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We are aggregating a list of common concrete questions along with our answers below.  Don’t see your question?  Ask us!

Concrete consists of a mix of ingredients, including Portland cement, pozzolans, water, coarse aggregates, fine aggregates, and additives. Concrete may also contain mineral colors, granulated blast-furnace slag, and blended cements. When fresh, cement can be molded hours after it is produced. Once the initial set time is reached, the concrete continues to gain strength.  It continues to gain strength for months, and years, in fact…although the PSI rating is consistent with the strength it gains after 28 days.

Concrete is a proportioned mix of sand, gravel, water, Portland cement, and various additives depending on your region and the time of year. Concrete is perishable – once it is ‘slumped’, or mixed together, concrete will become unworkable in 3 to 6 hours without any accelerators or retarders. Adding water at the job site to make the concrete more workable is a standard practice in the industry; however, excessive water will weaken the concrete.

Concrete is the material that we pour for driveways, curbing, sidewalks, foundation slabs, and footings.  Cement is the binder – it is the ingredient in the concrete mix that holds the other ingredients together.

The most common measure of concrete strength is Pounds per Square Inch, or PSI for short.  Engineers use compression and flexural mechanical strength tests to determine the strength of concrete.  Concrete can be mixed as low as 2500PSI, although that mix code is hardly used these days, and up to 6000PSI or more.

This is a great question.  I think there are three aspects to consider for every concrete pour, depending on the application.  The first of these is the PSI, or the compressive strength rating of the concrete.  In the Atlanta-metro area of Georgia, our seismic zone and local ordinances 3000PSI for most exterior and structural concrete pours.  At BOSS Concrete we go a step further and use 4000PSI on almost everything we do.  Higher Concrete PSI means stronger compressive strength and more resistance to surface abrasion.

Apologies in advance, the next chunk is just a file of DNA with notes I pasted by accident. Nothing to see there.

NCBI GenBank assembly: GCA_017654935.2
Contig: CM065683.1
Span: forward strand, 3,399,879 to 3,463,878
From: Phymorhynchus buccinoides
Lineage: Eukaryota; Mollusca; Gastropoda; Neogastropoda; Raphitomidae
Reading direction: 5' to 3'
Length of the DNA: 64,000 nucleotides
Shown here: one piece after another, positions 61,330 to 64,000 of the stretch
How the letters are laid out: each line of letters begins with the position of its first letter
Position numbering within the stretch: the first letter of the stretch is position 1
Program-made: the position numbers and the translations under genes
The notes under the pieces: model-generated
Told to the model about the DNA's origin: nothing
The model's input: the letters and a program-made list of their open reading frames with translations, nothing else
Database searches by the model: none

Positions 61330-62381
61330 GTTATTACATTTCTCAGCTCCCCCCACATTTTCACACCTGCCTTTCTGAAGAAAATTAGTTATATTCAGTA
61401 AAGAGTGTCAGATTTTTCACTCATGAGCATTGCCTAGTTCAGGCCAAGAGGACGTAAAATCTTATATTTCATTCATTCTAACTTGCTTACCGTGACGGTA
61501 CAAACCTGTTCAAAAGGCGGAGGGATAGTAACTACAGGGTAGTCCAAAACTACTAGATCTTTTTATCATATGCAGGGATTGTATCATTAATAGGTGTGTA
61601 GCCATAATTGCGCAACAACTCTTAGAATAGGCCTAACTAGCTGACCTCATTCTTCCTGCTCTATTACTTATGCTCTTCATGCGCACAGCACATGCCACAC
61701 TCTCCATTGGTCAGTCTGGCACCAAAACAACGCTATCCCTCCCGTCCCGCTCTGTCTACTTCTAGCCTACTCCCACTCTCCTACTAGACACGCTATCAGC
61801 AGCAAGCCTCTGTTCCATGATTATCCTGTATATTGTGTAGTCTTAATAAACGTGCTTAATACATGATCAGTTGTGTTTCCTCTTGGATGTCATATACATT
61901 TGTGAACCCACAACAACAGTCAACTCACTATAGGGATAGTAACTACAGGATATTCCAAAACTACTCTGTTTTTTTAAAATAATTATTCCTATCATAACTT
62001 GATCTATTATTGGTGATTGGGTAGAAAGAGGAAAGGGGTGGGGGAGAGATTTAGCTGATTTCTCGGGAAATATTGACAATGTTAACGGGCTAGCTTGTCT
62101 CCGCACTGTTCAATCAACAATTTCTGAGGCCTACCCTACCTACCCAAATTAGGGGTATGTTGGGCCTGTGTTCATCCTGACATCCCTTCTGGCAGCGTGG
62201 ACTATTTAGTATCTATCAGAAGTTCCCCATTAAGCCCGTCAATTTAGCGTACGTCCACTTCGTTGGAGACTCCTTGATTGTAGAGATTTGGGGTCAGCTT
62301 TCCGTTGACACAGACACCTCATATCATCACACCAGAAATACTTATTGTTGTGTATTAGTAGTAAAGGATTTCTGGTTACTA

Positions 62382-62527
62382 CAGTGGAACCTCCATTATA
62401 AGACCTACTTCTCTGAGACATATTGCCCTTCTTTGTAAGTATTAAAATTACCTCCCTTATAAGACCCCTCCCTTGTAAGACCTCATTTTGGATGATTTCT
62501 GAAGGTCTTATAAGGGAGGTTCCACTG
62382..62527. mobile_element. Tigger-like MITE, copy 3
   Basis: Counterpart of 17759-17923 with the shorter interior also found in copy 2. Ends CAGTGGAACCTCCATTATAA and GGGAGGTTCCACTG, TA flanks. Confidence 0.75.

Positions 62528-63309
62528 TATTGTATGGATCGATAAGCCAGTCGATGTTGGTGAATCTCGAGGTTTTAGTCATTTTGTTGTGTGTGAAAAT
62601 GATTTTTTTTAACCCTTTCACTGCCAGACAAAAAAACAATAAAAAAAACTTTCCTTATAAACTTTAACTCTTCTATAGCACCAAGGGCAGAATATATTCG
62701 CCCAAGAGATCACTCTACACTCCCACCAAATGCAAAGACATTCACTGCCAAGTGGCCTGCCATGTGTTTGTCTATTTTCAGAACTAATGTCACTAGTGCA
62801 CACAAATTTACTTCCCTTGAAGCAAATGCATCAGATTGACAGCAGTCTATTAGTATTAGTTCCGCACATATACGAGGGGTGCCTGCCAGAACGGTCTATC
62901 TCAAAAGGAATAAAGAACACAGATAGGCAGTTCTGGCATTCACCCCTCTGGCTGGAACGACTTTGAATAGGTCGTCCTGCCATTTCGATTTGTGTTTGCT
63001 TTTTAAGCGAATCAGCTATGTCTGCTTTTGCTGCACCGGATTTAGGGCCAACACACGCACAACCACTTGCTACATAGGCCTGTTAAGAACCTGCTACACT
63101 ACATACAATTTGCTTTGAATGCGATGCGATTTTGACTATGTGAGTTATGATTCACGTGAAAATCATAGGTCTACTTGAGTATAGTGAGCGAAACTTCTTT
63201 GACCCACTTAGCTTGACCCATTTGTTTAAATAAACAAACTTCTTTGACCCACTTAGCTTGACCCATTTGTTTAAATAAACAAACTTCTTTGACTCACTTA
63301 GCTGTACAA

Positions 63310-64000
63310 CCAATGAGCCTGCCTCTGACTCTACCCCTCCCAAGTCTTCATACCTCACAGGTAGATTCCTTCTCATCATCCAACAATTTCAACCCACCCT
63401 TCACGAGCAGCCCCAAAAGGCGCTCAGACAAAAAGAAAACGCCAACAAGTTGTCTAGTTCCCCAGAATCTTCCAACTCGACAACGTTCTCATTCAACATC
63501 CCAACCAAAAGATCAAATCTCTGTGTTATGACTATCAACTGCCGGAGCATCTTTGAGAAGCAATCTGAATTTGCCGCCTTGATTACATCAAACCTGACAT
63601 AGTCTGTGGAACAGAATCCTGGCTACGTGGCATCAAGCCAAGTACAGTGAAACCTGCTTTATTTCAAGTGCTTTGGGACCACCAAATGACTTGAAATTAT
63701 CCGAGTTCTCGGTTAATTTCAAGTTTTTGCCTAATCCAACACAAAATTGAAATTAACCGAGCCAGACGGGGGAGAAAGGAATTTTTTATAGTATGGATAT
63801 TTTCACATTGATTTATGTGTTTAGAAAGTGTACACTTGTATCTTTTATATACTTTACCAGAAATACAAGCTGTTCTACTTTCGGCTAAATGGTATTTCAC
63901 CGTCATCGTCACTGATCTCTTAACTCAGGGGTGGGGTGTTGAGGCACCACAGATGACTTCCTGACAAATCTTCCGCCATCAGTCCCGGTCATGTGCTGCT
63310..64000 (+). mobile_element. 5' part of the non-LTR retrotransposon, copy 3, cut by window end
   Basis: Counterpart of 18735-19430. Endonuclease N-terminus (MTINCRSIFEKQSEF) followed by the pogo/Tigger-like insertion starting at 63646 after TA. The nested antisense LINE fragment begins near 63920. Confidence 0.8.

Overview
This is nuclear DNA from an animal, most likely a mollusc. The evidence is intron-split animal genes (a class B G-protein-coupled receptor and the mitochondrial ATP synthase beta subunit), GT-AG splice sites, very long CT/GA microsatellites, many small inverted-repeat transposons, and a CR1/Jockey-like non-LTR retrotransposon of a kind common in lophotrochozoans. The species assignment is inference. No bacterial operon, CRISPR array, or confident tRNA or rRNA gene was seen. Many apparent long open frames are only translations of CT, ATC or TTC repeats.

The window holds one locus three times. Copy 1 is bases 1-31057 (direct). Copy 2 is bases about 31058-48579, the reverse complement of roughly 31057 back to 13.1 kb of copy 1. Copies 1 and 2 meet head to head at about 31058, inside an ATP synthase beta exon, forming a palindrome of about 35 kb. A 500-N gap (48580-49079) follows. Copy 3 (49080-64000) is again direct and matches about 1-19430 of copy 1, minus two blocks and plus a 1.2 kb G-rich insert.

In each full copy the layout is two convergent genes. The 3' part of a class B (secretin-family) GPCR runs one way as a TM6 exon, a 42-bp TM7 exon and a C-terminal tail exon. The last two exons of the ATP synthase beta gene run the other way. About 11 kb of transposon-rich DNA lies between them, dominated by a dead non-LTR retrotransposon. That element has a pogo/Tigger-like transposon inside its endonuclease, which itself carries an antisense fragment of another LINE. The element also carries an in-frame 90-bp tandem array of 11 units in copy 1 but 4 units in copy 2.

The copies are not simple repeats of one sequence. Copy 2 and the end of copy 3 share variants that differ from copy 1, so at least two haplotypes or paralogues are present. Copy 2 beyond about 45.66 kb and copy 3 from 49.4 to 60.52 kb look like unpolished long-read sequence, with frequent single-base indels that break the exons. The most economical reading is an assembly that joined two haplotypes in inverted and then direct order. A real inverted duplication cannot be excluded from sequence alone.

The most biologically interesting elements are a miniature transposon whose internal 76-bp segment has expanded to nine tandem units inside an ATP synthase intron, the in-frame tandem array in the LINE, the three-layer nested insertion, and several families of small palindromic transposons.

Yes it can.  The higher the temperature, the faster the hydration process.  Concrete will ‘dry’ in direct proportion to its temperature.  We use chemicals to adjust this process, depending on the time of year.  In the summer, we use chemical retarders, water reducers, and super-plasticizers to slow down the drying process, while in the winter we use accelerator agents, such as calcium chloride, and higher cement contents to increase the temperature of the concrete when it is cold.  This allows us to pour in temperatures in excess of 90 degrees F and down to below 30 degrees F.

Concrete, like all other materials, will slightly change in volume when it dries out. Translated into dimensions-this is about 1/16 of an inch in 12 feet. We install concrete joints at that dimension to allow the concrete to crack in a neat, straight line at the joint when the volume of the concrete changes due to shrinkage.  It is important to remember that ALL concrete cracks, and just because a crack is observed, that does not necessarily indicate failure.

Portland cement is a hydraulic cement which means that it sets and hardens due to a chemical reaction with water. Consequently, it will harden under water.

Stains can be removed from concrete with dry or mechanical methods, or by wet methods using chemical or water.

Common dry methods include sandblasting, flame cleaning and shotblasting, grinding, scabbing, planing and scouring. Steel-wire brushes should be used with care because they can leave metal particles on the surface that later may rust and stain the concrete.

Wet methods involve the application of water or specific chemicals according to the nature of the stain. The chemical treatment either dissolves the staining substance so it can be blotted up from the surface of the concrete or bleaches the staining substance so it will not show.

To remove blood stains, for example, wet the stains with water and cover them with a layer of sodium peroxide powder; let stand for a few minutes, rinse with water and scrub vigorously. Follow with the application of a 5 percent solution of vinegar to neutralize any remaining sodium peroxide.